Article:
Fetal Genetic Testing with Cell-Free DNA
If you have concerns about genetic conditions that may be present in your fetus, genetic testing can be offered or recommended during your prenatal care. Cell-free DNA-based screening, often referred to as cfDNA or non-invasive prenatal screening (NIPS) or non-invasive prenatal testing (NIPT) is a type of test that has been available since 2011. cfDNA is DNA that is released from the placenta and transferred into the mother’s bloodstream. Dr. Tamar Goldwaser, Medical Geneticist and OB-GYN at Carnegie Hill Imaging for Women and Maternal Fetal Medicine Associates, emphasizes the importance of offering this test to all pregnant women.
What is Prenatal Genetic Testing?
Prenatal genetic testing refers to a variety of tests that can either determine the likelihood of your child having a genetic disorder (prenatal screening) or diagnose a specific condition or disorder (prenatal diagnostic tests). Non-invasive prenatal genetic screening using cell-free DNA (cfDNA) in the mother’s blood is often done first before more invasive testing like chorionic villus sampling (CVS) or amniocentesis.
Different Types of Prenatal Genetic Testing
Two main types of testing can be done during the first trimester to screen for genetic abnormalities and chromosomal disorders caused by aneuploidy, the presence of extra chromosomes, or the lack of one or more chromosomes. These are the First Trimester Screen (FTS) and cfDNA-based screening.
FTS involves an ultrasound measurement of the fetus (called the nuchal translucency) between 11 and 13 weeks of pregnancy and a blood test to measure proteins and hormones in the mother’s blood. The blood work and ultrasound findings are used to calculate the likelihood that the fetus has an extra or missing chromosome in the FTS. cfDNA-based screening relies on a blood test only, to measure the circulating placental DNA found in the mother’s bloodstream. Dr. Goldwaser recommends cfDNA over the FTS when possible.
Benefits and Concerns of Ultrasound Testing
First-trimester screening (FTS) with ultrasound and biomarkers can detect abnormalities in the placenta or the growth of the fetus. It can also detect extra or missing chromosomes like Trisomy 21 (Down Syndrome). However, only 1 in 20 women (about 5%) who receive a positive result will actually have a child born with Down syndrome. The FTS has a higher false positive rate than the cfDNA-based screening.
Benefits and Concerns of cfDNA Testing
cfDNA can be performed as early as 9 weeks, as opposed to ultrasonic testing performed at 11-14 weeks, and it only has a 0.04% false positive rate. Additionally, it’s the only screening available for the detection of sex chromosome aneuploidies, microdeletion, and genome-wide changes. Microdeletion and genome-wide changes are less common chromosomal abnormalities but may also have a significant impact on the baby’s growth and development.
Common Genetic Disorders Detected by Cell-Free DNA
The American College of Medical Genetics and Genomics (ACMGG), the Society for Maternal Fetal Medicine (SMFM), and the American College of Obstetricians and Gynecologists (ACOG) all recommend cfDNA as the first choice of test to detect the following genetic diseases:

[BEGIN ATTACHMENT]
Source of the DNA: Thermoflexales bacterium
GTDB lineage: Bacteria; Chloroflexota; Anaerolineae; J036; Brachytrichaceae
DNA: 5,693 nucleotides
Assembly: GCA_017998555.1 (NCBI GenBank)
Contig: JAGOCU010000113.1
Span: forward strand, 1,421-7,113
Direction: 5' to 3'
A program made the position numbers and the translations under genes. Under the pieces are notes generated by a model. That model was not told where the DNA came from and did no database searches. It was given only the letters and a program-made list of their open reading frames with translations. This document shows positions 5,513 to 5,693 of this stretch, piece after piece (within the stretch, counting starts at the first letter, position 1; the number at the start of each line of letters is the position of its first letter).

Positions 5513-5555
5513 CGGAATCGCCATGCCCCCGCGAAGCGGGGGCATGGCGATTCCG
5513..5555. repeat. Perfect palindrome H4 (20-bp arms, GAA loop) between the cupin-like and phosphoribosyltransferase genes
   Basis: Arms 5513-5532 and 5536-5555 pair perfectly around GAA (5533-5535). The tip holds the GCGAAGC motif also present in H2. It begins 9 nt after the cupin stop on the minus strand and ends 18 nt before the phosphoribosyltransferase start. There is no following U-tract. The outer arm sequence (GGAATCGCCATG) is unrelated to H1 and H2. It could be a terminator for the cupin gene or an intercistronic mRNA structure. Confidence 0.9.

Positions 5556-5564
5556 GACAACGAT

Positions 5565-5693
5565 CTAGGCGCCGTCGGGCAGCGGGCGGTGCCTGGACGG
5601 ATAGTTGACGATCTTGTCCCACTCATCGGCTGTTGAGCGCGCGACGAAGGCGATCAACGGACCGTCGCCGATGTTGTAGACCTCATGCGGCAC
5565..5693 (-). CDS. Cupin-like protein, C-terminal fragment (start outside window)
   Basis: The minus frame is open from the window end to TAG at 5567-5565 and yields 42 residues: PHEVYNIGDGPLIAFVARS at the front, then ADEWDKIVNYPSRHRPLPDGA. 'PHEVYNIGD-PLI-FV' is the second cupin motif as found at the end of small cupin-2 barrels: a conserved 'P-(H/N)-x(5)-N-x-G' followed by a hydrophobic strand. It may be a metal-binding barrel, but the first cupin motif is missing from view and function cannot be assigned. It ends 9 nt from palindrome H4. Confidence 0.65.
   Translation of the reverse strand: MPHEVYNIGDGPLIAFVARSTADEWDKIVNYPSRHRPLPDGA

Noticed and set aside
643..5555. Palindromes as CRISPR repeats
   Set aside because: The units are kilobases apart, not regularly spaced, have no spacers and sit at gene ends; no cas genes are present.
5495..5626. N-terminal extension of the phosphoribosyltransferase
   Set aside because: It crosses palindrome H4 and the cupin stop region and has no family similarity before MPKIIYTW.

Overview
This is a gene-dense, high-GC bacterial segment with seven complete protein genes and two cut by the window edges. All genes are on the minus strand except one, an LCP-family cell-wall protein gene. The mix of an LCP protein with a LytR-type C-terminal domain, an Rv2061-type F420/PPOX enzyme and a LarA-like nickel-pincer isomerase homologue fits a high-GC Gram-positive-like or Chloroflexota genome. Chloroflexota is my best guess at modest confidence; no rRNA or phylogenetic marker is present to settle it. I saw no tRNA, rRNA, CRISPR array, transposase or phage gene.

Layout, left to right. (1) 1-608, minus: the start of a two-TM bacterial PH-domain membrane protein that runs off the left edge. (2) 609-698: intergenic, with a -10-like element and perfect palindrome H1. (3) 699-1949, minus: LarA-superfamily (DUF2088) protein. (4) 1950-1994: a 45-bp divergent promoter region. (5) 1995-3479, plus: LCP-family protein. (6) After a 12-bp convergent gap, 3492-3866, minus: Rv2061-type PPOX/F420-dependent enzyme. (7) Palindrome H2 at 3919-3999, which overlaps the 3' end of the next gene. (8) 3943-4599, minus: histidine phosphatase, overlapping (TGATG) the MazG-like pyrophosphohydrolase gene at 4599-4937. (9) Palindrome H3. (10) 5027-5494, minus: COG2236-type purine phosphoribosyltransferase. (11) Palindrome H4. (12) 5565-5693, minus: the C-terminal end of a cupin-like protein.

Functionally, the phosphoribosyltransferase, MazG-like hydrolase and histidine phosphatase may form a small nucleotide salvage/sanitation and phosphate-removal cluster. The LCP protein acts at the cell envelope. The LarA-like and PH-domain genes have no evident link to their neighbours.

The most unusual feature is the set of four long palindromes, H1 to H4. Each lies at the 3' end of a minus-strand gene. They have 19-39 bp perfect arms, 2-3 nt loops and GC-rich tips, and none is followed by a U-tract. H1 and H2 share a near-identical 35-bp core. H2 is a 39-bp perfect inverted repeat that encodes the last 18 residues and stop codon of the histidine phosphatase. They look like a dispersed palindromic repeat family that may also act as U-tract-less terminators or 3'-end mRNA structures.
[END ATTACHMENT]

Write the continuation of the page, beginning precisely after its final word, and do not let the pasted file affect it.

- Down Syndrome (Trisomy 21)
- Edward Syndrome (Trisomy 18)
- Patau Syndrome (Trisomy 13)
ACMGG recommends cfDNA screening for fetal sex chromosome aneuploidies like:
- Turner Syndrome: affects women with symptoms like short height, delayed puberty, infertility, learning disabilities
- Jacobs Syndrome: affects men with symptoms like tall stature, risk of disabilities, autism, or ADHD
- Klinefelter Syndrome affects men with symptoms like gynecomastia, osteoporosis, infertility, and learning disabilities
Despite the ability of cDNA to detect many possible abnormalities with a detection rate of 98.8%, it’s important to remember that this is a screening test. If you receive a positive test, invasive diagnostic testing will be needed to determine with certainty whether a child has a genetic disorder.
What to Do if You Get a Positive Test?
If you get a positive test, this does not mean your child is guaranteed to have a genetic disorder. The positive predictive value of cfDNA (how likely it is that the positive result is correct) is as follows:
- Down Syndrome: PPV 91.8%
- Edward Syndrome: PPV 65.8%
- Patau Syndrome: PPV 37.2%
If you receive a positive test, your geneticist will recommend genetic counseling services and diagnostic testing.
Genetic Testing at MFM
Dr. Tamar Goldwaser is a board-certified OBGYN and our expert Medical Geneticist. At our office, you can expect the newest, cutting-edge medical care for the best possible treatment plan. If you need prenatal screening tests in New York City or wish to speak to a maternal-fetal medicine specialist, we encourage you to schedule an appointment today.
Maternal Fetal Medicine blogs are intended for educational purposes only and do not replace certified professional care. Medical conditions vary and change frequently. Please ask your doctor any questions you may have regarding your condition to receive a proper diagnosis or risk analysis. Thank you!